Interest can make your debt balance grow faster than you can pay it down. If you have a credit card balance or other debts earning a high interest rate, paying off the balance is one of the best investments you can make. Wiping $1,000 off a credit card with 20 percent interest is equivalent to investing $1,000 at 20 percent interest — and very few safe investments pay that well.
No More Debt
When you carry a balance on a credit card, the card company charges interest on every purchase you make from the instant you make it. The best way to avoid this is to stop using the card and switch to cash or a debit card instead. With a large balance, it's tempting to think that one or two more small purchases won't increase your debt enough to matter, but even interest on small purchases add up over time.
Wiping out a debt completely feels great. Sometimes too good. Many people prefer wiping out small debts to trimming down big debts, even if the big balance earns a much higher rate. Even if you hate writing four or five monthly checks to different creditors, paying extra toward your highest-interest debts will save you more money than paying the same amount to wipe out two low-interest accounts. Identify the debt with the highest interest and make it enemy number one.
Transferring debt from high-interest cards to low-interest ones can be a useful debt-management tool. If you get a promotional offer for a new card — one year at zero percent interest for balance transfers — everything you put on the card stops accumulating interest for 12 months, so your payments go toward principal on the debt. Unless you make a serious effort to pay down the debt, however, merely shifting it around won't help much.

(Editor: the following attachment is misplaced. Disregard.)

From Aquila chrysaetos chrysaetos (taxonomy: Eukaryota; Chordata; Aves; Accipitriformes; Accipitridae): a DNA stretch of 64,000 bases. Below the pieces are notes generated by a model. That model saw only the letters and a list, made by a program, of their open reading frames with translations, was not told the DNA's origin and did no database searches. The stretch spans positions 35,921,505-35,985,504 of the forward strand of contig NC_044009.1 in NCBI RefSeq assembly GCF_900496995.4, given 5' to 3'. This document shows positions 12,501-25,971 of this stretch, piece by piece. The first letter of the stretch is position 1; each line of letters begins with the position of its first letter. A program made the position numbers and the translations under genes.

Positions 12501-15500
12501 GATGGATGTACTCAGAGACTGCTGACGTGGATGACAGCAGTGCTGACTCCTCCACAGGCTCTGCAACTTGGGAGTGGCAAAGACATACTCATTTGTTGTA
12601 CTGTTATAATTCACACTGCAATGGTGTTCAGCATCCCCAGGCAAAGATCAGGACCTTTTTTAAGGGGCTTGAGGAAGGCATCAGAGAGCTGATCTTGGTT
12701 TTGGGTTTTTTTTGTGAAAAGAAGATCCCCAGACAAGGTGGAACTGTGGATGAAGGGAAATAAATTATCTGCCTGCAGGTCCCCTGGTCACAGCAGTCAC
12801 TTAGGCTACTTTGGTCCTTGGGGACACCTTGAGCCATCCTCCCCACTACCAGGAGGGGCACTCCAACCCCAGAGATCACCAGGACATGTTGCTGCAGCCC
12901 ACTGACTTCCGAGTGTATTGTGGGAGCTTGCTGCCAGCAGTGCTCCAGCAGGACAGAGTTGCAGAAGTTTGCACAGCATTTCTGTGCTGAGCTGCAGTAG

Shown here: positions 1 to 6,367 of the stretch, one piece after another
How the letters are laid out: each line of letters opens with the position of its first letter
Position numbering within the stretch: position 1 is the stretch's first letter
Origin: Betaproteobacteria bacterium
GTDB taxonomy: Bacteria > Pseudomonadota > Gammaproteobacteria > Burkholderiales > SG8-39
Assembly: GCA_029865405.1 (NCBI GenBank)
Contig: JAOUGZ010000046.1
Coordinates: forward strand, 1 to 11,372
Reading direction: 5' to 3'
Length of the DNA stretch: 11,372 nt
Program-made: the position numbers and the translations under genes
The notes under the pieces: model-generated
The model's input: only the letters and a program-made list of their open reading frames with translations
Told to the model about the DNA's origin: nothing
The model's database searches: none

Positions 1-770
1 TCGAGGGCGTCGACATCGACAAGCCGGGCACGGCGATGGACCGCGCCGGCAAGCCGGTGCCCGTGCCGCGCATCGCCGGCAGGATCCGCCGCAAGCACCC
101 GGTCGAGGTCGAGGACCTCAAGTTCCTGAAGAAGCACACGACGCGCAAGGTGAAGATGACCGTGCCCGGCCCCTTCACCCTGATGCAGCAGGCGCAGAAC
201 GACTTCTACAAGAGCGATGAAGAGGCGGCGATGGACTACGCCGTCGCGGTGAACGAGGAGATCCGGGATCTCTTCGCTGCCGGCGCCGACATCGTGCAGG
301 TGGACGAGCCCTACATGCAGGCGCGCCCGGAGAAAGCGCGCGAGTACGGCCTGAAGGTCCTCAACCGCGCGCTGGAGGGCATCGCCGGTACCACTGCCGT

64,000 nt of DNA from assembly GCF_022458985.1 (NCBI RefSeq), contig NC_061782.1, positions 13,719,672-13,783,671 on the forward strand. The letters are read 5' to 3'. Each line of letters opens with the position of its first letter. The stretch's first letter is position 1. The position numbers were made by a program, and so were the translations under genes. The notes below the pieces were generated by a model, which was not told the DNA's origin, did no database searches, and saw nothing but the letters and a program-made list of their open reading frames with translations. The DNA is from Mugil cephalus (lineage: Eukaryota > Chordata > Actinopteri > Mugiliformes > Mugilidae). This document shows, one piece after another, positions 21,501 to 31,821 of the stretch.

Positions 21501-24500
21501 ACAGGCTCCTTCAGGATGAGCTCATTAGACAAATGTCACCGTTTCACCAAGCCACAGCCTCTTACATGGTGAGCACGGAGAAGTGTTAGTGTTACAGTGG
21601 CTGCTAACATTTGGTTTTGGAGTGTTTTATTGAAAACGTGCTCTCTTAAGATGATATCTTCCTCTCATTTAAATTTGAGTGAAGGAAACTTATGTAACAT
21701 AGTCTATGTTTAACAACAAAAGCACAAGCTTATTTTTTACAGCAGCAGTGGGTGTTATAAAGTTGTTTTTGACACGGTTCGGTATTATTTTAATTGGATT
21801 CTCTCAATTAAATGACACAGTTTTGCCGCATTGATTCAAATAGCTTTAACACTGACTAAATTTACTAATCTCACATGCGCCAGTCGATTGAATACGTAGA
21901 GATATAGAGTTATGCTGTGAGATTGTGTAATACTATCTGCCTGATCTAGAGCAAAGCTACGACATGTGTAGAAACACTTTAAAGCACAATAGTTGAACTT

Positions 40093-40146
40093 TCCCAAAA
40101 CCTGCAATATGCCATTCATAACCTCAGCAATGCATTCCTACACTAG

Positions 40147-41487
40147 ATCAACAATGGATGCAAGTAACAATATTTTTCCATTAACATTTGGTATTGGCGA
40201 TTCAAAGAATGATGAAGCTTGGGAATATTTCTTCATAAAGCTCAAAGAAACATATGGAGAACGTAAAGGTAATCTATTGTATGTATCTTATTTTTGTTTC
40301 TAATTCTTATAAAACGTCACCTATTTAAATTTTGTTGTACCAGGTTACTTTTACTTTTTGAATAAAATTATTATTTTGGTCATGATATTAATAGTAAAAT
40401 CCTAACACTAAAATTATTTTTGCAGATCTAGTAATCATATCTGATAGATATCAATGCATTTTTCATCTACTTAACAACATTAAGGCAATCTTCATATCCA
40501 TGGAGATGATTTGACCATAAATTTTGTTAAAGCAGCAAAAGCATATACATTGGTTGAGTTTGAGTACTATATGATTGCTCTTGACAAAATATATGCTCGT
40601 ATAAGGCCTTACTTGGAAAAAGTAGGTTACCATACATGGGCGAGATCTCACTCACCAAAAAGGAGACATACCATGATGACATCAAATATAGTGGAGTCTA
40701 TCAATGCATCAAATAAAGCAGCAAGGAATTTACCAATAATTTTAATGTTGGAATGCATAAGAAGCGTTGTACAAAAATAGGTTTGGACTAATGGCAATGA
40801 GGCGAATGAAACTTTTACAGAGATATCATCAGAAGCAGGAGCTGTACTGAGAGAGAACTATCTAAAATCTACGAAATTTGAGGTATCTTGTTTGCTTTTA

To make an effective assault on your debt balance, you need to know how much money you have to work with. Sit down and total up your monthly living expenses, your fun spending and your debt payments. If you're not sure of the amounts, keep all your receipts for a couple of months, then total them up. Figure out the most you can devote to paying extra on your debts and where you can trim your budget to find money for more payments.
A graduate of Oberlin College, Fraser Sherman began writing in 1981. Since then he's researched and written newspaper and magazine stories on city government, court cases, business, real estate and finance, the uses of new technologies and film history. Sherman has worked for more than a decade as a newspaper reporter, and his magazine articles have been published in "Newsweek," "Air & Space," "Backpacker" and "Boys' Life." Sherman is also the author of three film reference books, with a fourth currently under way.